Graph Reading Teacher Resources
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For this bar graph worksheet, students vote on their favorite colors, fill out a bar graph, and answer questions about it. Students answer 11 bar graph questions.
Students practice organizing data by creating graphs. In this statistics lesson plan, students survey the class about favorite colors and create a bar graph using the data. Students complete a test based on pet and animal statistics.
Learners identify the different requirements for photosynthesis to take place. In this space science instructional activity, students simulate conditions in Saturn to investigate if photosynthesis is possible there. They use data and observations collected to formulate a conclusion.
In this interpreting a line graph instructional activity, students review information about reading a line graph and observe a line graph to answer true and false questions about it. Students answer eight true and false questions.
In this identifying synonyms and antonyms worksheet, students read descriptions and examples of synonyms and antonyms and then read illustrated cartoons using synonyms and antonyms in context and list the bold faced words as synonyms or antonyms. Students categorize five words.
In this making predictions from data learning exercise, learners solve 15 short answer problems. Students determine average miles per gallon given data on miles traveled and gas used. Learners make predictions using the data and a line of best fit.
Students read the newspaper. In this newspaper lesson, students become familiar with the various parts of a newspaper. They read specific parts, highlight important information and summarize what they read.
In this graphing worksheet, students read a picture graph about colors of Easter eggs and then answer questions about the graph.
First, second, and third graders make pictographs. There are four graphs to complete, and the answer sheet is included. Consider providing your learners with special needs two sets of stickers to use, instead of requiring them to draw the pictures.
Make practicing sight words a game! Using a set of high-frequency word flashcards, partners time each other to see how many words they can read in one minute. They place correctly read words in a yes pile and incorrectly read words in a no pile. Once a minute is up, partners count the correctly read words and record on a chart (pictured but not included). Switch off and repeat a few more times to increase speed and accuracy. This can be differentiated easily by using difficult or simple words. Consider having levels kids can work up to.
How has the African American population changed over the years? Learners use charts, statistical data, and maps to see how populations in African American communities have changed since the 1860s. Activity modifications are included to accommodate grades 3-12.
In this reading and interpreting a pictograph worksheet, students use the graph to answer comprehension questions. Students answer 5 multiple choice questions.
Students examine different parts of the computer and utilize the keyboard, mouse, printer drives, disks and CD's. They explore an Operating System which allows them to locate, open and close files and they are introduced to word processing and spreadsheets. They research the Internet and write a letter via E-mail.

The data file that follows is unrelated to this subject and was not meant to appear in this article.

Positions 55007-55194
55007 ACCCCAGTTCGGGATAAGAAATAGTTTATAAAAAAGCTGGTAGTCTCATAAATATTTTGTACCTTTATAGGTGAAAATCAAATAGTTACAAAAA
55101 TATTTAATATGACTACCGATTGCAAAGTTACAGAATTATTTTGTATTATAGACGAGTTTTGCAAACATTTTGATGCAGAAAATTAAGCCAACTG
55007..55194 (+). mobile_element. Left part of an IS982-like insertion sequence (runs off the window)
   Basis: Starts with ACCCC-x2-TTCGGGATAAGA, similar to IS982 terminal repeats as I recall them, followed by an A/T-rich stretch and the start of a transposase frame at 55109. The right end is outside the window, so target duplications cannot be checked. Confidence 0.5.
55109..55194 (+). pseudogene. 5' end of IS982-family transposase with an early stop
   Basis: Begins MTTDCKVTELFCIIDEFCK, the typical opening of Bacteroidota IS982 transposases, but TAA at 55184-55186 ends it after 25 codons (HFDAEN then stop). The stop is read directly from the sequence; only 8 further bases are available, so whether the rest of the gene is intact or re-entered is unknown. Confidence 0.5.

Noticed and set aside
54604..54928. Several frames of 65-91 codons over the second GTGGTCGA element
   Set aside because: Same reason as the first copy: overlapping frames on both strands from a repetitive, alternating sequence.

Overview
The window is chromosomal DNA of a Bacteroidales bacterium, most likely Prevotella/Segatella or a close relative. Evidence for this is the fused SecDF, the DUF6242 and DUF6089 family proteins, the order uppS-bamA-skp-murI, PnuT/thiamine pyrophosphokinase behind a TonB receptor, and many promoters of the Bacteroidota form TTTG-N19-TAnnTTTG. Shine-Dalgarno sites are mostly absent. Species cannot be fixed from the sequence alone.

Young scholars work together to complete an online Math Hunt that challenges their problem-solving skills and provides opportunities to further social studies or science understanding. They present their answers to the class and the processes used to get these solutions.
Students, after reading "A Sound of Thunder," create a PowerPoint presentation about time travel. They study and utilize a graphic organizer to assist them in preparing to deliver an oral presentation next and finally they print their research to be handed in to be evaluated.
Students discover ways to record data and calculate averages. In this measurement lesson plan, students repeatedly perform a physical activity while recording the data. Afterward, the students evaluate their data with a chart and find their averages.
Are you done covering the Industrial Revolution and ready to hand out the end of the unit exam? If so, you may consider giving your class a well-composed study guide. This guide includes nine vocabulary words, three important events, the names of nine important people, 16 main ideas, and two essay questions for your class to focus on as they study for the big Industrial Revolution exam.
Students become familiar with soil types and how land can be used. In this land resources lesson, students discuss which areas are good for specific crops and the importance of the climate in those areas. Students create a list of ways land can be used. Students study a map key to understand soil types.
Students experience creating their own graphs on graph paper and the computer program "Graph Club." They approach this task by utilizing food as their primary source for the activities. In addition, they interact with their peers as they explain their graphs to them and answer any questions they may have about their graphs.
Students review the techniques of plotting and reading points on a grid. They identify why facts explaining how to read coordinates as well as the importance of the order in which the coordinates are given. Individual practice of equations begins after the instruction has been given.